Effects of resistance training on strength, power, and selected functional abilities of women aged 75 and older

Dawn A. Skelton*, Archie Young, Carolyn A. Greig, Katie E. Malbut

*Corresponding author for this work

Research output: Contribution to journalArticlepeer-review

351 Citations (Scopus)

Abstract

OBJECTIVE: To determine the effects of 12 weeks of progressive resistance strength training on the isometric strength, explosive power, and selected functional abilities of healthy women aged 75 and over. DESIGN: Subjects were matched for age and habitual physical activity and then randomly assigned into either a control or an exercise group. SETTING: The Muscle Function Laboratory, Royal Free Hospital School of Medicine, London. PARTICIPANTS: Fifty‐two healthy women were recruited through local and national newspapers. Five dropped out before and seven (4 exercisers and 3 controls) during the study. Pre‐ and posttraining measurements were obtained from 20 exercisers (median age 79.5, range 76 to 93 years) and 20 controls (median age 79.5, range 75 to 90 years). INTERVENTIONS: Training comprised one supervised session (1 hour) at the Medical School and two unsupervised home sessions (supported by an exercise tape and booklet) per week for 12 weeks. The training stimulus was three sets of four to eight repetitions of each exercise, using rice bags (1–1.5 kg) or elastic tubing for resistance. The exercises were intended specifically to strengthen the muscles considered relevant for the functional tasks, but were not to mimic the functional measurements. No intervention was prescribed for the controls. MEASUREMENTS: Pre‐ and posttraining measurements were made for isometric knee extensor strength (IKES), isometric elbow flexor strength (IEFS), handgrip strength (HGS), leg extensor power (LEP), and anthropometric indices (Body impedance analysis, arm muscle circumference, and body weight). Functional ability tests were chair rise, kneel rise, rise from lying on the floor, 118‐m self‐paced corridor walk, stair climbing, functional reach, stepping up, stepping down, and lifting weights onto a shelf. Pre‐ and posttraining comparisons were made using analysis of variance or analysis of covariance (using weight as a covariate) for normally distributed continuous data and one‐sided Fishers exact test (2times2 table) for discontinuous data. RESULTS: Improvements in IKES (mean change 27%, P = .03), IEFS (22%, P = .05), HGS (4%, P = .05), LEP/kg (18%, P = .05) were associated with training, but the improvement in LEP (18%, P = .11) did not reach statistical significance. There was an association between training and a reduction in normal pace kneel rise time (median change 21%, P = .02) and a small improvement in step up height (median 5%, P = .005). The other functional tests did not improve. CONCLUSIONS: Progressive resistance exercise can produce substantial increases in muscle strength and in power standardized for body weight in healthy, very old women. However, isolated increases in strength and LEP/kg may confer only limited functional benefit in healthy, independent, very old women. 1995 The American Geriatrics Society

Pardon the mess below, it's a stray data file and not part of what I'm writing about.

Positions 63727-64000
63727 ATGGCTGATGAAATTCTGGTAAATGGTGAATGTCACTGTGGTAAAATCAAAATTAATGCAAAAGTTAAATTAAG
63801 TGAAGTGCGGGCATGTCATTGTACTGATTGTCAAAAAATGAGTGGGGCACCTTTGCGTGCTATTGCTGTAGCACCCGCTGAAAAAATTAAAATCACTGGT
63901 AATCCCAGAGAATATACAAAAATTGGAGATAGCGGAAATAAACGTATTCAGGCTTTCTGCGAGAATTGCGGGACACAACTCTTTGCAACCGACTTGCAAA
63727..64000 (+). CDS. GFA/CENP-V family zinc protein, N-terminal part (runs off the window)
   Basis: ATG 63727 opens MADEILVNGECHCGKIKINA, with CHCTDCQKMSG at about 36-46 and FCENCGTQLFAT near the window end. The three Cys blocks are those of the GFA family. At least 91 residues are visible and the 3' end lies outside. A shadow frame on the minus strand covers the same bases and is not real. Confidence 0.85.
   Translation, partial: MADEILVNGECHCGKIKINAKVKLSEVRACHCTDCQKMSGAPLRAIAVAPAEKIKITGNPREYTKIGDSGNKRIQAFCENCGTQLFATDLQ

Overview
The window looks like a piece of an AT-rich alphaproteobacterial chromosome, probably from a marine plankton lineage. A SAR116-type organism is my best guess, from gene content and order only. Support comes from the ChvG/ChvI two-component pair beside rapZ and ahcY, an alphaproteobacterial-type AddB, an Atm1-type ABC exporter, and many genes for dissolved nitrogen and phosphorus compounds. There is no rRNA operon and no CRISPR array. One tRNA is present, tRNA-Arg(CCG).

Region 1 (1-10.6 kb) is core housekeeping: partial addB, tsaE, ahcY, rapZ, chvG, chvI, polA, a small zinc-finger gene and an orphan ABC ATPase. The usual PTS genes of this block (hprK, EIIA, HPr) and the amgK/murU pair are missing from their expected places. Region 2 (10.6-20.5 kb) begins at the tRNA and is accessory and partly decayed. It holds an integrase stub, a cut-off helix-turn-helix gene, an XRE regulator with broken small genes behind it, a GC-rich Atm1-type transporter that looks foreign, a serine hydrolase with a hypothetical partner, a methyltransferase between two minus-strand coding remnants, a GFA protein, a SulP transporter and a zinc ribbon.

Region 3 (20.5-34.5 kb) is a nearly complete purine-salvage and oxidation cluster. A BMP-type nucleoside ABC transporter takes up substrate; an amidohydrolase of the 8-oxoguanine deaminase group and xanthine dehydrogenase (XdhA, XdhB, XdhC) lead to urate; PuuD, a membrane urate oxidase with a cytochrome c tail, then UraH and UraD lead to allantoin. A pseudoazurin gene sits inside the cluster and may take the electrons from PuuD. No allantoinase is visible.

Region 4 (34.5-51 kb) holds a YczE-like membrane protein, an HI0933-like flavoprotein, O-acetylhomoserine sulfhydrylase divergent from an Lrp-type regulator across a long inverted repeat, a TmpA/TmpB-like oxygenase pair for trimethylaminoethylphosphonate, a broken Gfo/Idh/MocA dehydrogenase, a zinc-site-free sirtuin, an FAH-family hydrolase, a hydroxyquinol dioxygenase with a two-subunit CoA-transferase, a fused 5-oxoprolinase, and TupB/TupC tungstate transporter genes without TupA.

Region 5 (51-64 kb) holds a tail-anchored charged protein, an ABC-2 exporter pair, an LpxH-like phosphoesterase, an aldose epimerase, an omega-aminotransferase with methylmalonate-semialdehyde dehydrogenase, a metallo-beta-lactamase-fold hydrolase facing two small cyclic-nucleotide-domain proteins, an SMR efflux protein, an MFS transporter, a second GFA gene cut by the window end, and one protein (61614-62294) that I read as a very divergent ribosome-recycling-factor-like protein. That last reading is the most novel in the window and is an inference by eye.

Original languageEnglish
Pages (from-to)1081-1087
Number of pages7
JournalJournal of the American Geriatrics Society
Volume43
Issue number10
DOIs
Publication statusPublished - Oct 1995

Keywords

  • resistance Training
  • intervention
  • older adults
  • exercise
  • power
  • functional ability

ASJC Scopus subject areas

  • Geriatrics and Gerontology

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